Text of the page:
If you’d like to work with patients across the lifespan to help improve their overall quality of life, a career in occupational therapy might be for you. There are other factors to consider when making the decision to become an occupational therapist, such as job growth within the field.
You may also be drawn to a career in occupational therapy because of the various practice settings and areas of specialty available; occupational therapists can work in a variety of settings, including hospitals, skilled nursing facilities, schools and homes. Learn more about each of these factors below.
What Can You Do With an Occupational Therapy Degree?
Think of an occupational therapist as a person who allows people of all ages to get back to the daily activities of life following an injury or due to disability or physical or mental changes related to aging. Within the field, there is significant flexibility. Occupational therapists can work in a range of specialty fields in hospitals, schools, nursing homes and home health services, depending on their areas of interest, with many of these sought-after careers accessible through online occupational therapy degrees.
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Earn a Doctorate in Occupational Therapy from NYU's Steinhardt School
A pediatric occupational therapist works with children – from infants to teenagers – to develop skills needed to perform tasks related to daily living and learning. They work with them on developing motor, cognitive and social skills, as well as performing self-care tasks, often through play, songs and exercises. According to the Bureau of Labor Statistics, the demand for occupational therapists in schools will continue to grow over the years. They will be needed to work especially with children with autism. The annual mean wage of occupational therapists working in elementary and secondary schools is $75,870, while those working in child day care services make $93,720, according to 2018 BLS salary data.
3. Swallowing Specialist Occupational Therapy Jobs
Swallowing specialists help patients who suffer from dysphagia, poor nutrition or disorders that make swallowing difficult and put them at risk for choking. Occupational therapists specializing in this area work with these patients on swallowing strategies, modified diets, feeding skills and more. Occupational therapists working in offices of audiologists and physical, occupational and speech therapists earn a median salary of $86,060, according to BLS data from May 2018.
4. Bilingual Occupational Therapy Jobs
Bilingual occupational therapists serve and support the millions of Americans in need of occupational therapy who do not speak English as a first language. With the addition of a second language skill, bilingual occupational therapists have a distinct advantage in the job market.
5. Occupational Therapist for Autism Jobs
There is rising demand for occupational therapists who specialize in treating patients across the autism spectrum. Occupational therapists who specialize in treating children with autism work in schools and home settings to evaluate children and work with them on key skills like dressing, grooming and writing to allow them to improve their social skills, learn and accomplish daily tasks. Annual salary for these types of therapists is similar to that of teachers working in elementary and secondary schools ($75,870).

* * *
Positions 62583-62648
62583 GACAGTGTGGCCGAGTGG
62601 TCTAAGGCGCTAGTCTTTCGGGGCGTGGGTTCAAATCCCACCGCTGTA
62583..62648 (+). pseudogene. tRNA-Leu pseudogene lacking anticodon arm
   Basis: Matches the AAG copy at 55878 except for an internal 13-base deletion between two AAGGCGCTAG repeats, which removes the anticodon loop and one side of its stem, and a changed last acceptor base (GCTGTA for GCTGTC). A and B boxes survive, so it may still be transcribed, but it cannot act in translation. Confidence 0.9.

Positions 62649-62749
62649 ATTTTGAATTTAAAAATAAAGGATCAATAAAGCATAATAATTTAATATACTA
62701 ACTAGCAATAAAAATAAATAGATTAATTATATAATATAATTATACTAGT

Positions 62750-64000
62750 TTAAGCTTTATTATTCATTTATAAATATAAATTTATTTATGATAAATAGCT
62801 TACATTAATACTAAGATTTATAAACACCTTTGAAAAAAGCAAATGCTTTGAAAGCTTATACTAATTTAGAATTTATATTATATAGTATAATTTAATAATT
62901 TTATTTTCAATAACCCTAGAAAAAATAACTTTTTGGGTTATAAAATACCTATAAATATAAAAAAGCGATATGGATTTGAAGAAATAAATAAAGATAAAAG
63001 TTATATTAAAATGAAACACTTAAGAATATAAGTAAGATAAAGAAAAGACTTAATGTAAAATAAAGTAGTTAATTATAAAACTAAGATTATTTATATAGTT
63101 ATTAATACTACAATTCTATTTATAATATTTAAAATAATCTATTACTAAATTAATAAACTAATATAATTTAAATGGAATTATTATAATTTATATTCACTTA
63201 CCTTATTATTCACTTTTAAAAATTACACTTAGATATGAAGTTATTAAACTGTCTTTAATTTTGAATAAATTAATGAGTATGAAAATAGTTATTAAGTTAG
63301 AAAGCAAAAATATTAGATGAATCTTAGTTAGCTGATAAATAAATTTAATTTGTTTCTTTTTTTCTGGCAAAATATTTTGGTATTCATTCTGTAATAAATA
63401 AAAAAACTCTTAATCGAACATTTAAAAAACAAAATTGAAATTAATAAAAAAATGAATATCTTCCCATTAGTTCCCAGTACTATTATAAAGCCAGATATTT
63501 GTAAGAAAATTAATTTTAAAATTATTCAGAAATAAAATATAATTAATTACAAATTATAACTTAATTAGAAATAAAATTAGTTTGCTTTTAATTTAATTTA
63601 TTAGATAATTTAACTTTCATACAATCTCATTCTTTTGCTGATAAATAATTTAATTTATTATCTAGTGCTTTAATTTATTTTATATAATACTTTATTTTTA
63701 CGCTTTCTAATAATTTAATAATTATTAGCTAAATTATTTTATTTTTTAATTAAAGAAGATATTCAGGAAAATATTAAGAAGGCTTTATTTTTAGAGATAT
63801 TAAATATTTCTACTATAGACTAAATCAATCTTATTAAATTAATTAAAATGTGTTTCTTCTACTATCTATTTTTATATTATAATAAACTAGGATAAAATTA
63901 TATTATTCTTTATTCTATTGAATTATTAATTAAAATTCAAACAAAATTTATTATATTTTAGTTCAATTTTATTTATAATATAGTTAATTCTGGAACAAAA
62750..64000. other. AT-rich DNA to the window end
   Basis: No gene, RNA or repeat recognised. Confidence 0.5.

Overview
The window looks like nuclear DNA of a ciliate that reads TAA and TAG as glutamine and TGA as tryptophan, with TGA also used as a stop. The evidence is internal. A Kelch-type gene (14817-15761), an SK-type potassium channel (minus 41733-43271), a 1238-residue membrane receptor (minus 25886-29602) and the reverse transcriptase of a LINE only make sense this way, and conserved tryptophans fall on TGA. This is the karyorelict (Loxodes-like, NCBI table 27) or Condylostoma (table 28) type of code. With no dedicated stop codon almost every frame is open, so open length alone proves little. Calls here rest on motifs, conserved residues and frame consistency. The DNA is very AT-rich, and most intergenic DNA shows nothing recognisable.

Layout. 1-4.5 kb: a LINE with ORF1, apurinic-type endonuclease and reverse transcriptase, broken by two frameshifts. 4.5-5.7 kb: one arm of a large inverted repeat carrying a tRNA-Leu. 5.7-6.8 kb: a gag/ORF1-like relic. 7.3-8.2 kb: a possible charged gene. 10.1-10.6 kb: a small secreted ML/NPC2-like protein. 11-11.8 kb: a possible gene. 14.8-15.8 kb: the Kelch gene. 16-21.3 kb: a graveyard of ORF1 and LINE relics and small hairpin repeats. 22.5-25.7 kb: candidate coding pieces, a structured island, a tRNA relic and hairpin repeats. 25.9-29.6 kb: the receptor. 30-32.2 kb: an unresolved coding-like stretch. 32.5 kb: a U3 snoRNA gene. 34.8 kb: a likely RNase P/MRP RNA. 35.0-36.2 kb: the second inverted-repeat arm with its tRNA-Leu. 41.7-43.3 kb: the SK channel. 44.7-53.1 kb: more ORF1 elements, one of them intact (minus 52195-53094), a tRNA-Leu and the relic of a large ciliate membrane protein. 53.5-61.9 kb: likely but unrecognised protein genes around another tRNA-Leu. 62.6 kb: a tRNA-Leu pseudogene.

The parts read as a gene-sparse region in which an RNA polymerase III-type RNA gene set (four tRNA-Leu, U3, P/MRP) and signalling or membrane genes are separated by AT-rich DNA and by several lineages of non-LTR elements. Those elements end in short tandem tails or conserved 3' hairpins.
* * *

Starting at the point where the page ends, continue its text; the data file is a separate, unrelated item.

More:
Are Occupational Therapists in Demand?
Demand for occupational therapists will grow 18% from 2018 to 2028, much faster than the average of 5% for other occupations, according to the BLS. In part, demand for occupational therapists is growing in order to serve the needs of the aging baby boomer generation, whose members are looking to maintain their independence and mobility into their later years. Occupational therapists are also increasingly needed to support patients with chronic conditions, including patients with diabetes and those who are rehabilitating following strokes. There is also an increasing demand for occupational therapists to provide services to patients with autism.
Occupational Therapy Career Outlook
Job opportunities for occupational therapists are expanding in numerous settings, including acute hospital settings, rehabilitation facilities and orthopedic settings serving elderly patients. There will be increased need in coming years for occupational therapists who specialize in a particular form of care, including mental health, pediatrics, gerontology, driving and community mobility, environmental modification, and feeding, eating and swallowing.
Occupational Therapist Salary
With demand for occupational therapists growing faster than many other careers both inside and outside of health care, the BLS reports that occupational therapists earn a median income of $84,270 per year, much higher than the median annual wage for all workers ($38,640). In May 2018, the lowest 10% of occupational therapists earned $55,490, while the highest 10% earned more than $120,750 per year, according to the BLS.
How Much Do Starting Occupational Therapists Make?
Starting occupational therapists are likely to earn a salary close to the national median salary for occupational therapists of $84,270 per year, working in hospitals, medical offices, schools, home health care services and nursing care facilities.
What Is the Highest-Paying Occupational Therapy Job?
Occupational therapists can work in a range of settings, and where they choose to work may impact their salary. Refer to the table below for median annual wages for occupational therapists in five different practice settings.
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Median Salary (as of May 2018)
Nursing care facilities (skilled nursing facilities)
Home health care services
Offices of audiologists and physical, occupational and speech therapists
Hospitals; state, local and private
Elementary and secondary schools; state, local and private